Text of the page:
5 Tips To Prepare You, For Your Next Horse Competition
Successfully taking your horse to a competition requires careful planning. For young horses, competition situations bring many new experiences, for example spectators, music, busy warmup rings and other distractions.
If it’s your first time competing, you can make it the best experience possible with careful preparation and some good planning.
Seasoned competitions are always trying to improve on the last horse competition, and so it still takes coordination and pre-planning to see continued improvement.
No matter what discipline you prefer, there are some things that are consistent when preparing to take your horse to a competition. Here’s our top 5:
1. Choose the right competition and the right class for both you and your horse.
If your horse has competed at Grand Prix but this is your first season together, a training show can be a great low-pressure way to test out your new partnership without the added activity that comes with an official competition day.
On the other hand, if you’re a World Cup jumping rider and have just acquired a new World Cup horse (go you!) , you might find entering some height classes at a bigger show is the perfect way to tune into each other’s riding style in a competition environment.
Show riders, you might have a horse that benefits from a run of 3 or 4 Agricultural Shows in a row before going to a bigger show like Grand Nationals.
Eventers, you have to combine three disciplines over a weekend (no mean feat!) so you might find that going to a few straight dressage or jumping shows before a Three Day is a good way to focus on a particular area in your training. Maybe pop in a gallop somewhere spectacular too (beach anyone?!).
In summary, every horse and rider is at a different level of training as a combination and careful thought should be given to selecting the right competition to enter.
Confidence as a partnership builds over time, so set yourself up for success by being progressive in the way you increase (and sometimes decrease) the pressure at competitions on both you and your horse. Any enjoyable day out with your horse is a win every time!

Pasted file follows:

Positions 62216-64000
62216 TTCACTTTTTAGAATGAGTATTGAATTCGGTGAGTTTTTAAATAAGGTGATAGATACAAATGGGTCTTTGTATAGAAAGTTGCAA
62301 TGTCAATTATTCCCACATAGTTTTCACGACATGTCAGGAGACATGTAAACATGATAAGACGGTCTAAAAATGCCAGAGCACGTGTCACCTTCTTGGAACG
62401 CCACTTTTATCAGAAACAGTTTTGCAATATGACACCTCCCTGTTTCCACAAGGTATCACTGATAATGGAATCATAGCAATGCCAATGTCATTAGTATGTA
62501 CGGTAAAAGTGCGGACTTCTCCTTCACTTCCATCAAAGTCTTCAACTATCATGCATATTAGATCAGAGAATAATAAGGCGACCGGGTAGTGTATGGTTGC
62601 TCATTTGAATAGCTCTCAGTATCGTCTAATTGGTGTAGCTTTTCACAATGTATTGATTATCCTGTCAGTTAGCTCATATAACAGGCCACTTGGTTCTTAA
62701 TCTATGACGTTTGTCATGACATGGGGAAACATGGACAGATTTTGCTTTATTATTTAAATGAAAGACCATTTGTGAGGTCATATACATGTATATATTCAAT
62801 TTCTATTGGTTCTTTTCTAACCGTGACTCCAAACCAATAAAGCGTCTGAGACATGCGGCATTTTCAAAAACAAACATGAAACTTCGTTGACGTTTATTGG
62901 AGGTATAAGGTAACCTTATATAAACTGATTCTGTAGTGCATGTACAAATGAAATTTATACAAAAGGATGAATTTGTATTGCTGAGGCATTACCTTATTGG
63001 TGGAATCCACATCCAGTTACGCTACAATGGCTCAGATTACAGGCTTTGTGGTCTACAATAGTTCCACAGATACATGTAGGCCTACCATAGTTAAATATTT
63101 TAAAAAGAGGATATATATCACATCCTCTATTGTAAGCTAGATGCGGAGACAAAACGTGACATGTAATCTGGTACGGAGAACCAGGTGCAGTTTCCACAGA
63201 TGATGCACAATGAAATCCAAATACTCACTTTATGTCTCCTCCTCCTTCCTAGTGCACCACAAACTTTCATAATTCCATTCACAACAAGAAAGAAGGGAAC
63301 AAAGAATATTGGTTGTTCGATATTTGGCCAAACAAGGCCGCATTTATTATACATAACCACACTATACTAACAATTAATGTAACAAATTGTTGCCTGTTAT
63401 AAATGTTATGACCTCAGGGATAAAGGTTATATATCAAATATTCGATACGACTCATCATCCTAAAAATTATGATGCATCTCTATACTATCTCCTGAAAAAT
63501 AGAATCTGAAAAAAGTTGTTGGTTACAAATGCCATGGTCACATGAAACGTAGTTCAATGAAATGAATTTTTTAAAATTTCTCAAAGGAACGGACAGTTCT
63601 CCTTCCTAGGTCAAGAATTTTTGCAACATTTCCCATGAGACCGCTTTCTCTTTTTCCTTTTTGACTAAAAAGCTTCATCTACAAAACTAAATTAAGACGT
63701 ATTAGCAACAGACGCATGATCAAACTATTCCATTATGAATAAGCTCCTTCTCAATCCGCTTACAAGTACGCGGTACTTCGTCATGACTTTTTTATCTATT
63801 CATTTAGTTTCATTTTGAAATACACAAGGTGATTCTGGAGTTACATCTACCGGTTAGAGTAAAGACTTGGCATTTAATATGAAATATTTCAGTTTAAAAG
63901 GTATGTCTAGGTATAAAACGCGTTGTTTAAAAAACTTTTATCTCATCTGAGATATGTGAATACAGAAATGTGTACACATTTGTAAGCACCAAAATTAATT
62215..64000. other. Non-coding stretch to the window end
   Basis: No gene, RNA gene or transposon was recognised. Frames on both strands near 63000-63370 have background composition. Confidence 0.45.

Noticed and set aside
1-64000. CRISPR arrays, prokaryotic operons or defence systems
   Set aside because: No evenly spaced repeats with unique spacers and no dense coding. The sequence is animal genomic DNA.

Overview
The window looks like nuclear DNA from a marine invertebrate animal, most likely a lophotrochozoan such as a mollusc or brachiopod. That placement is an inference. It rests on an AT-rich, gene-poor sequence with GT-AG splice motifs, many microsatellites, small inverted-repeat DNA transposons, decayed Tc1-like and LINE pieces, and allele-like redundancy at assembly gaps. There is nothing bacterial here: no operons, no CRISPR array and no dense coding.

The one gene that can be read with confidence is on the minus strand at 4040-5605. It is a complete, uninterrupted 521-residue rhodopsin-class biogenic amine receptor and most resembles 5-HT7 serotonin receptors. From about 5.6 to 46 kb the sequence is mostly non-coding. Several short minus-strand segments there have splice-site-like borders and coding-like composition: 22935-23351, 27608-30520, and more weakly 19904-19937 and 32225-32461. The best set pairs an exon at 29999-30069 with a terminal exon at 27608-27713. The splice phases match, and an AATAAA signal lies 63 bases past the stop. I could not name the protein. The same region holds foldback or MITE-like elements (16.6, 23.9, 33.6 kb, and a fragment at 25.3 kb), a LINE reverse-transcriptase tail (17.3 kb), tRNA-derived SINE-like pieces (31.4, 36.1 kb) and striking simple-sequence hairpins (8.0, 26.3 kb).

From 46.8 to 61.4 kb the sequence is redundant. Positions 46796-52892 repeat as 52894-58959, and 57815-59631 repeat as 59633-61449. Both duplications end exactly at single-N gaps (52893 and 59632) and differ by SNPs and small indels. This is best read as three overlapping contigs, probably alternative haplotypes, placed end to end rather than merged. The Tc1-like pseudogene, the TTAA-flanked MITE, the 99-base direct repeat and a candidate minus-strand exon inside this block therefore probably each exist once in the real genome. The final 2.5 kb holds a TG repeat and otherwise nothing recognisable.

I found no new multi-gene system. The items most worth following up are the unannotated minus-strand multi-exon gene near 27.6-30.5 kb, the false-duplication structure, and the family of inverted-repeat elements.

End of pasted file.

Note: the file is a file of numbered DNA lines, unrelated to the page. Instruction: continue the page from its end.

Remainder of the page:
2. Train for success!
Once you have chosen your competition, familiarise yourself with the expectations of the level and requirements of the class. Getting to a show and hoping your horse will crack out a centreline worthy of a 10 is wishful thinking if you’re struggling to ride him straight down the centreline at home.
The rule of thumb is that a horse and rider should compete at a level below that which they are training. The level required at competition will then seem easy and avoids having to deal with difficult exercises as well as unfamiliar competition situations.
Print off a copy of the test paper, write a list of all the movements you need to perform and give yourself an honest score of where you’re at. It’s a great exercise to talk through with your coach as you can then make a plan to show off your best movements while working on improving any weaker areas.
Then go to that show and get that 10 for your centreline! And send us a photo of that test paper - that needs celebrating!
3. Organise your gear early and have everything packed the night before.
It saves a lot of stress in the last few days leading up to an event if you don’t have to worry about whether your gear is clean/broken/lost/lent out to a friend...etc
If you haven’t used a piece of gear before, always practice with it at home first!
Save yourself the stress of finding out a saddle pad slips when you’re at fence 5….. or that your boots are too small when you’re on your 4th lap waiting to be called in and can’t feel your feet….you get the idea!
4. Plan your warm-up.
Need we say any more. A well prepared horse means nothing if you don't do your warm-up properly. You'll avoid, or at the very least minimise the chance for injury and your horse with thank you for it!
5. Help your horse to recover properly.
Once the competition is over, your job as a rider continues! How has your horse coped with the day? Does he look tired? Does he need help recovering? Is he still full of energy? Do you need to make note of anything to change for the next competition?
Horses that have worked hard often benefit greatly from assistance in their recovery. This could be the use of ice boots after working on hard ground or jumping. It could be extra electrolytes in their feed or directly over the tongue after riding. It could be some molasses water to make sure they rehydrate. Maybe you need to book the chiro/masseuse/bodyworker for this week?
If in doubt, your vet is a great resource for correct recovery techniques.
Once you develop a good routine with your horse you will notice they recover faster, better and are more willing in their work.